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Find the level curve through the point on the gradient

  1. Dec 13, 2016 #1
    1. The problem statement, all variables and given/known data
    upload_2016-12-13_18-25-48.png
    2. Relevant equations


    3. The attempt at a solution
    The answer is F. I don't how to get this. I know that it is perpendicular and must have a horizontal tangent. How do I come to this answer?
     
  2. jcsd
  3. Dec 13, 2016 #2

    Mark44

    Staff: Mentor

    Let's look at one choice and see why it isn't an answer.
    D. y = 2/x
    Let f(x, y) = y - 2/x
    Then ##\nabla f = <-2x^{-2}, 1>##, so ##\nabla f(1, 2) = <-2, 1> \ne \vec{j}##
     
  4. Dec 13, 2016 #3
    I understand, but why is f(x,y) = y- 2/x
     
  5. Dec 13, 2016 #4

    Mark44

    Staff: Mentor

    I'm defining that way. With this definition, f(x, y) = 0 is equivalent to y = 2/x.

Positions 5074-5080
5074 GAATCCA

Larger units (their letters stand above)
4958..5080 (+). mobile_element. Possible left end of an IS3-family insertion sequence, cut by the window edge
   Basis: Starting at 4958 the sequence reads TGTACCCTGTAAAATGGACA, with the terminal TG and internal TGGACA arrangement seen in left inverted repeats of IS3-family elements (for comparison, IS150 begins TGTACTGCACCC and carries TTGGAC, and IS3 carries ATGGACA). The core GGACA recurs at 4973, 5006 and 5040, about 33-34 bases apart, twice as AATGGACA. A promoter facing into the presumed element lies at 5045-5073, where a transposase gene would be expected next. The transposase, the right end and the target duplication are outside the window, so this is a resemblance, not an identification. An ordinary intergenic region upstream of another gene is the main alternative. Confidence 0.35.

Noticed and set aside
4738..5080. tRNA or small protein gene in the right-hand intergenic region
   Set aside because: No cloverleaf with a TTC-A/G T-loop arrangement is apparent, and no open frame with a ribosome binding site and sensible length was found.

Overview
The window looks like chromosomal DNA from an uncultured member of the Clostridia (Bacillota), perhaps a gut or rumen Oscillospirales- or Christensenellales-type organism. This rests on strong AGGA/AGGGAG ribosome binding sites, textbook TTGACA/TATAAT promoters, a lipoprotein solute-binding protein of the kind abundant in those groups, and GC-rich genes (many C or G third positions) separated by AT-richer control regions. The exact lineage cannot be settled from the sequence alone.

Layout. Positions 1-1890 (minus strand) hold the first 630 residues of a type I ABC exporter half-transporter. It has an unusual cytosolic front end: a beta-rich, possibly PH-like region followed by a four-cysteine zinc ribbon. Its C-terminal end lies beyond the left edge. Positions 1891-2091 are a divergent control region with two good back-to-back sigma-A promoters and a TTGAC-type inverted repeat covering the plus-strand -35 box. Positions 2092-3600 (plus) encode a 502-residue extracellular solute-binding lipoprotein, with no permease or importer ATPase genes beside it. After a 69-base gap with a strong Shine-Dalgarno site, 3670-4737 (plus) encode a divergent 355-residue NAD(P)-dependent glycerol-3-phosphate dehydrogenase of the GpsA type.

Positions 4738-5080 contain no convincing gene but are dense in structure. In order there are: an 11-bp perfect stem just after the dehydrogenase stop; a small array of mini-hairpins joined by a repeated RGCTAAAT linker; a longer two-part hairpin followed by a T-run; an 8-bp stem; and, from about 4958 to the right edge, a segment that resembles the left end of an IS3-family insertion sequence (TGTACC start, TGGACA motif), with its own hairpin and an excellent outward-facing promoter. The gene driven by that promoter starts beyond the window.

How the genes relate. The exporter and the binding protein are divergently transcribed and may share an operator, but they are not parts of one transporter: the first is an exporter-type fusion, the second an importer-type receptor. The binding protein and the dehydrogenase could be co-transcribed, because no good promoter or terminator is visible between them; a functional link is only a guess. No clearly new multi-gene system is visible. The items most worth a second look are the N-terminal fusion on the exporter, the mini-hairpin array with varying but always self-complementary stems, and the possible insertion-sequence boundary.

6. Dec 13, 2016 #5
    Can we always define it as being this way ?
     
  7. Dec 13, 2016 #6

    Mark44

    Staff: Mentor

    When you're talking about level curves, as this problem is, the equation y = 2/x represents the level curve f(x, y) = 0, with f(x, y) = y - 2/x.
     
  8. Dec 13, 2016 #7

    LCKurtz

    User Avatar
    Science Advisor
    Homework Helper
    Gold Member

    Here's another way to look at it. Each of your examples except (E) is of the form ##y=f(x)## for some ##f(x)##. It's not good form to use ##f(x,y)## in the same problem you have ##f(x)##, so call ##F(x,y) = y - f(x)##. Then ##\nabla F(x,y) = -f'(x)\hat i + 1\hat j## so ##\nabla F(1,2) = -f'(1)\hat i + 1\hat j =0 \hat i + \hat j## means ##f'(1) = 0##. That is quick and easy to check for each ##f(x)## and you will easily will see (F) works.
     
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